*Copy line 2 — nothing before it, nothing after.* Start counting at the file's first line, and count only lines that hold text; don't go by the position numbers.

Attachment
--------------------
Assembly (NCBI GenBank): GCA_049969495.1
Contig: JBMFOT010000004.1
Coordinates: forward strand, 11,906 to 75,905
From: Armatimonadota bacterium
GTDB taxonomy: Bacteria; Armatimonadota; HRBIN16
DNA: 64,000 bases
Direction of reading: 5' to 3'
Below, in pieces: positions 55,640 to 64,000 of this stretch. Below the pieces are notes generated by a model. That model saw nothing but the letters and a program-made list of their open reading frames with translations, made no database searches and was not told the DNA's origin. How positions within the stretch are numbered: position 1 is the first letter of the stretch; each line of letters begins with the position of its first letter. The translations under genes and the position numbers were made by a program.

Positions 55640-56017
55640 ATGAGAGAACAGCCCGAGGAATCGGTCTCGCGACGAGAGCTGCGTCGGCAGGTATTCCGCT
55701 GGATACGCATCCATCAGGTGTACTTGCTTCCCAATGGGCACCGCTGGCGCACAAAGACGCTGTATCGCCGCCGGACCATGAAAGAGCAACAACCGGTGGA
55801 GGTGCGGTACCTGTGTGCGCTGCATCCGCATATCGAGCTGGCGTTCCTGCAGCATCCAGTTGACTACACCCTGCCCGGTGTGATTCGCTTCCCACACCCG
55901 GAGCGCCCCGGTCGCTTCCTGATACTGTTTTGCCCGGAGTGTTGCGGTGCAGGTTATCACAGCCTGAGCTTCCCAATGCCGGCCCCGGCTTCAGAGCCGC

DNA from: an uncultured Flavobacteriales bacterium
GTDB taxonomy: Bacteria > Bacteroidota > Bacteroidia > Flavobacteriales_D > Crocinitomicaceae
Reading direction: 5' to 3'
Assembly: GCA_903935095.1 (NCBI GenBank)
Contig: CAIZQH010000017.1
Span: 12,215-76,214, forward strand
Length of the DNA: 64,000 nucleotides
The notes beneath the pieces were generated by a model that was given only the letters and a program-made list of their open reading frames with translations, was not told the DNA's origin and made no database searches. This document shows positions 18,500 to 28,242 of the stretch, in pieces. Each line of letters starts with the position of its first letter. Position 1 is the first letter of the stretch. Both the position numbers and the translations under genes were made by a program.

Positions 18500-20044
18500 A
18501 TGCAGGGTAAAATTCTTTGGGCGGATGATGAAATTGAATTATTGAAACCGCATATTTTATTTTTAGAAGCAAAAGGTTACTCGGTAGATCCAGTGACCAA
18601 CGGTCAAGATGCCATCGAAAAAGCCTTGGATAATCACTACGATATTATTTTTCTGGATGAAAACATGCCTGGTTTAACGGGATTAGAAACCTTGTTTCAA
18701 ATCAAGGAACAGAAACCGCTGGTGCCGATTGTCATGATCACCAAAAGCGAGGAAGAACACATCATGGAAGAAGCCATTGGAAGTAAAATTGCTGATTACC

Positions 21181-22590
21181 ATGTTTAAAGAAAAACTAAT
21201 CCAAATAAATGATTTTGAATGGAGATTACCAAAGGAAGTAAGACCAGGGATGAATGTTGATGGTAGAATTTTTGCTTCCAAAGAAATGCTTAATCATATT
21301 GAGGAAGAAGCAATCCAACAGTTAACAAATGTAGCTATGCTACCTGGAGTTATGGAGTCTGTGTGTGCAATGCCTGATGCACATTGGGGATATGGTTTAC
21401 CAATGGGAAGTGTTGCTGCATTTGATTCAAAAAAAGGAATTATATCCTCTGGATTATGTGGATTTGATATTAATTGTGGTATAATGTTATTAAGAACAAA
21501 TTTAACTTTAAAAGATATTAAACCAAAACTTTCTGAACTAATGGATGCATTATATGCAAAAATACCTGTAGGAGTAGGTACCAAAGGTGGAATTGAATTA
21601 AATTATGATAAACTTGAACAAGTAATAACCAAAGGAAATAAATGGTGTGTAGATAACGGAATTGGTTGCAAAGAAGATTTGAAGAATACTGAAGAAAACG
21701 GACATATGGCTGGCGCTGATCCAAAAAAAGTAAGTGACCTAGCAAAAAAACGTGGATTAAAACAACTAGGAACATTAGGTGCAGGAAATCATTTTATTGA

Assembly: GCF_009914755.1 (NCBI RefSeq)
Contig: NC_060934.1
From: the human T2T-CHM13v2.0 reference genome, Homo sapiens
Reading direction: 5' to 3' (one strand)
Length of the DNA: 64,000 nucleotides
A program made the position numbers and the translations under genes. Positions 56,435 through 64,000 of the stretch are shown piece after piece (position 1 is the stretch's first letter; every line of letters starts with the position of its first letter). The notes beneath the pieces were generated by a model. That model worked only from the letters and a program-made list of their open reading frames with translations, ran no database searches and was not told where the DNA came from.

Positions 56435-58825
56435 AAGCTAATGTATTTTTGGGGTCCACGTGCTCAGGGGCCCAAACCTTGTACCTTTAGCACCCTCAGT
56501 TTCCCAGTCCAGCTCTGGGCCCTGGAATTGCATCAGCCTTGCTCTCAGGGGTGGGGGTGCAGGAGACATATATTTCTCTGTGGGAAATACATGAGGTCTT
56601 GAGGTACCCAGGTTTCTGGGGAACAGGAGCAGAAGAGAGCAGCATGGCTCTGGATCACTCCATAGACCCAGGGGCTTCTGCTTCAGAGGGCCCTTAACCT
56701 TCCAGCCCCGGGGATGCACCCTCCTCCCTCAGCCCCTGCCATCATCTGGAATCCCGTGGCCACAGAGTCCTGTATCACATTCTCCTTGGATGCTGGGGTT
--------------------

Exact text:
Contig: JBMFOT010000004.1